5 Things You Probably Didn't Know About The Hula-Hoop

The Hula-Hoop became a huge fad across America when it was first marketed by Wham-O in 1958.  The company was so unprepared for the hula hoop's success, that its inventors neglected to patent the hip-swiveling toy until March 5, 1963. To honor the anniversary of its patent, here are 5 things you didn’t know about the Hula Hoop.


The Hula-Hoop Wasn't The Company's First Famous Invention The hula-hoop was the brainstorm of Richard Knerr and Arthur Melin, co-founders of the toy company Wham-O.  They men had already scored a big hit with another famous invention — the Frisbee. The idea for that invention came from watching students at Yale University toss back and forth actual pie tins made by the Frisbee Pie Company, which supplied the school with desserts. Besides the Hula hoop and the Frisbee, Wham-O also created many other popular toys including the Slip 'N Slide, Super Ball, Silly String, Hacky sack, and the Boogie Board.

Hula Hoops Weren't Popular in All Countries Not all countries around the globe were ready for the Hula Hoop craze of the 1960s, and Japan actually banned them, as did Russia. Japan banned their use on city streets because they believed the hip movement needed to rotate the hoop was indecent. In Russia, they were referred to as an example of America’s empty culture. Later, however, Russian circuses and rhythmic gymnasts used hula hooping in their routines, even after the craze died down in other parts of the world.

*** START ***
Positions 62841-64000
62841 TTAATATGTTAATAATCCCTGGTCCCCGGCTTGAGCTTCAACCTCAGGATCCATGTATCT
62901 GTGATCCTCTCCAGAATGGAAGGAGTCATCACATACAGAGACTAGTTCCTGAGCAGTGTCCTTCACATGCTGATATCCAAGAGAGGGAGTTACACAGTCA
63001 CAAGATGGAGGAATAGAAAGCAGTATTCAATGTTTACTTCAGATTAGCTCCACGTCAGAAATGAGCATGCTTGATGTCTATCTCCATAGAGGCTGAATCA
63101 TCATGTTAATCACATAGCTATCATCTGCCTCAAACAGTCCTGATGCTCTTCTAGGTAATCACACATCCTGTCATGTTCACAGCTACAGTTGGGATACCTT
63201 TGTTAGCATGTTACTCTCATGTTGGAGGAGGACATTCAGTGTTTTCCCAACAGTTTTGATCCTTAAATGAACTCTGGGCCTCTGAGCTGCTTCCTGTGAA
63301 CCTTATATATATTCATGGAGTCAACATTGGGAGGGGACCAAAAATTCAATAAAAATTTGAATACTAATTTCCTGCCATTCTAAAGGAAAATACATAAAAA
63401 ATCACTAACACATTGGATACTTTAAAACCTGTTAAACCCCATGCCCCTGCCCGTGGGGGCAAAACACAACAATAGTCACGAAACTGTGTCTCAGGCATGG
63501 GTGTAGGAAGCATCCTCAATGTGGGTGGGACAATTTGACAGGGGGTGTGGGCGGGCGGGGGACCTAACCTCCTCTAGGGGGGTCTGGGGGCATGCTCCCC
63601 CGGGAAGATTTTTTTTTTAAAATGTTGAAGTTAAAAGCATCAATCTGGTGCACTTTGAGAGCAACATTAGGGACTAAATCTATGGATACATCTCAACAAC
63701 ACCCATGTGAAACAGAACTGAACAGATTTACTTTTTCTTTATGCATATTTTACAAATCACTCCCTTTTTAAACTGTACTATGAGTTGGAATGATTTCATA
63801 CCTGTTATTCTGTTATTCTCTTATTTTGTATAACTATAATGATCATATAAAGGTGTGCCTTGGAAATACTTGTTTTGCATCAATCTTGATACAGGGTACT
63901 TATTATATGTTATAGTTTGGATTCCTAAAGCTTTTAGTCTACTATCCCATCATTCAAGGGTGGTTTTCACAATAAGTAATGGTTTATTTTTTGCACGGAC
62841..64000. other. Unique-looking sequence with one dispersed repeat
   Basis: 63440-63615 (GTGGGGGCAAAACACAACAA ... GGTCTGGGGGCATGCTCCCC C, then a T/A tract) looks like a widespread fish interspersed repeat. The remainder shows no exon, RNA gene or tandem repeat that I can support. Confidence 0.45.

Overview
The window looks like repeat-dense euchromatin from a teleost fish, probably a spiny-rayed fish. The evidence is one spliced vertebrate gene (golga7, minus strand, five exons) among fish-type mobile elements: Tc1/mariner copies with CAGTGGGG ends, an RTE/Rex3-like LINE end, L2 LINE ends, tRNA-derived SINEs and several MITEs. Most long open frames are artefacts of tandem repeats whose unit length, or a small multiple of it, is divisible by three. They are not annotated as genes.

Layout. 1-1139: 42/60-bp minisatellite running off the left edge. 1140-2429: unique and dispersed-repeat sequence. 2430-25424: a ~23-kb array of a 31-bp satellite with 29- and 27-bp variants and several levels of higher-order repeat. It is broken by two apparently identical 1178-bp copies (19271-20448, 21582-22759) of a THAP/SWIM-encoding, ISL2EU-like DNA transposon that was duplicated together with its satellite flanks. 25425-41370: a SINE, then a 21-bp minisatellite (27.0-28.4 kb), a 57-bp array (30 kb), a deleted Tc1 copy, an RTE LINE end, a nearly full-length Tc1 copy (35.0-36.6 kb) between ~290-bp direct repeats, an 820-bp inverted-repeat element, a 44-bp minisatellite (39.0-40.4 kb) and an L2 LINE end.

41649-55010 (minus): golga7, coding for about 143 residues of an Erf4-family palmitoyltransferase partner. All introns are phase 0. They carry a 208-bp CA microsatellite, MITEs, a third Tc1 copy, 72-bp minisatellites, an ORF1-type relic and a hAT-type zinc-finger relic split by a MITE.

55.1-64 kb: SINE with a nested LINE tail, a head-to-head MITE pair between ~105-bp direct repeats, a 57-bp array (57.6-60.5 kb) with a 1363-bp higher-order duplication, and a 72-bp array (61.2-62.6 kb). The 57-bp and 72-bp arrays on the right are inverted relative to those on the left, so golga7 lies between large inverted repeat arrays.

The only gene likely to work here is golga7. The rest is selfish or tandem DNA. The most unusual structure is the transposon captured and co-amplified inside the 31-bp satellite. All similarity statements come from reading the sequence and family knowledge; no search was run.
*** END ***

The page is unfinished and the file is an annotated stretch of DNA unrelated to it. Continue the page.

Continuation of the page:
Wham-O Didn't Make Much Money From Selling the Popular Toy

The Hula Hoop was one of the biggest toy fads in history. It’s estimated that 40 million hoop toys were sold in 1958 alone. But like all fads, the Hula Hoop craze ended abruptly. Rich Knerr, co-founder of WHAM-O said, “It was born in January and dead as a doornail by October.” Knerr and Melin found themselves stuck with an enormous mountain of  inventory with few buyers. Surprisingly enough, they only made $10,000 in profit off of the countrywide craze. This was a direct result of business inexperience and millions of unsold hoops. “We completely lost control,” Mr. Knerr told Forbes magazine in 1982.

A Simple Tweak Led To A Comeback Melin and Knee later obtained a patent for a modified version of the Hula Hoop in 1963 called the Shoop-Shoop Hula Hoop. Deciding that a Hula Hoop that made a noise when used was a good idea, they first experimented by adding walnut shells to make a sound. Later, ball bearings were used to replace the walnut shells, and many of today's hoop enthusiasts add extras like decorative tape. Some of today's hoops even contain strings of remote-controlled LED lights.

A Chicago Woman Holds A World Record According to Guinness World Records, Jenny Doan made history last year by setting the world record for longest marathon hula-hooping session: 100 hours. The 29-year-old from Chicago attempted this record to raise money and bring awareness for Mental Health America, which provides support to those experiencing mental illness. Doan broke the previous record of 74 hours and 54 minutes set in 2009 by Aaron Hibbs in Columbus, Ohio.